Doing it Right

The Sure-fire Way to Raise Trees

The shumard oak, Quercus shumardii, seed at left is in the earliest detectable stage of germination. The seed at the center is three days older than this. The seedling at the right has experienced air-root-pruning at a depth of four inches (note the dead, darkened tip), and has begun to produce secondary horizontal roots. The primary shoot is beginning to emerge - and all this in just four days.

After seven days a shumard oak seedling allowed to grow with air-root-pruning had reached a depth of nine inches and showed essentially no more secondary roots than the three-day old seedling shown in the first picture.

By contrast the tip of the taproot that had been air-root-pruned at a depth of four inches had produced horizontal roots above the point of pruning that were not evident in the four-day old seedling above.

In addition four branch roots had formed just behind the point of pruning of the taproot. These are larger in diameter than the horizontal roots and would reestablish a multiple taproot if left unchecked. It is only after a secondary and perhaps tertiary air-root-pruning of roots which attempt to form a taproot that the desirable horizontal secondary roots along the short vertical main axis will begin more rapid growth.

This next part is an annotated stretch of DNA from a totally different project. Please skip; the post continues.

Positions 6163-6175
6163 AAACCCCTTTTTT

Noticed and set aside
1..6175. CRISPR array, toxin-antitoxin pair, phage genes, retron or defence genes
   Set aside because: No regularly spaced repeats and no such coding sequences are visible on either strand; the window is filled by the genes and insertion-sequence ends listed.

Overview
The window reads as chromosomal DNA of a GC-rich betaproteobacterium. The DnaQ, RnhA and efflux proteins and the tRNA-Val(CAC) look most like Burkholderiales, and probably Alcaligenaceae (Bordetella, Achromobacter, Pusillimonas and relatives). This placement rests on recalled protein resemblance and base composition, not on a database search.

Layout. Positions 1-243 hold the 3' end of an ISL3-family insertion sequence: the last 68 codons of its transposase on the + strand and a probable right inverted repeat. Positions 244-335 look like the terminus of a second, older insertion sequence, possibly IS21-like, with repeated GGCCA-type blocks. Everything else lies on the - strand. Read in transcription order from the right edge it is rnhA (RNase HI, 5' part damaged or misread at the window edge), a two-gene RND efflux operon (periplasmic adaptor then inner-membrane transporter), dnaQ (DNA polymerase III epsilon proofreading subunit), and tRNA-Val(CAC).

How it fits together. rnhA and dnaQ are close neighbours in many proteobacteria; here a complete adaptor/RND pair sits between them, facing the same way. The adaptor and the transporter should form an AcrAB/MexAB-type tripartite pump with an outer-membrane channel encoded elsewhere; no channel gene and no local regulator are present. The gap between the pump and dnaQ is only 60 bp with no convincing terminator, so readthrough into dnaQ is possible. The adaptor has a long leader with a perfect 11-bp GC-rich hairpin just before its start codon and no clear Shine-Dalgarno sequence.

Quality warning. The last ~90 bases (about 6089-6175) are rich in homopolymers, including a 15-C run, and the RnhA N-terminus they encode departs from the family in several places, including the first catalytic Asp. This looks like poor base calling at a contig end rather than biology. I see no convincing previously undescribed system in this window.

Following transplanting, roots extend in the direction in which they were oriented in the previous container. The shumard oak seedlings in these pictures were transplanted from the plug and RootMaker® container shown above into three-gallon containers.

They were then removed after three weeks to observe root development. The seedlings that came from the plug container had all their roots growing downwards. The seedlings from the RootMaker® with air-root-pruning on the sides as well as the bottom, had roots extending in all directions.

The Proof of the Pudding

The lacebark elm (Ulmus parvifolia) seedling at the right was grown under conditions that stimulated optimum horizontal root development. The three seedlings to the left were grown under conditions less and less favorable to the stimulation of horizontal root growth
The most striking part of this comparison is that after the treatment in the early seedling stage, all four trees (which are of the same age) were grown for two years under identical conditions in the field.

Dr. Carl Whitcomb is the president of Lacebark Inc.,Publications and Research, of Stillwater, OK. He is always willing to discuss his research results and their application to tree raising. Tel. 405 377 3539

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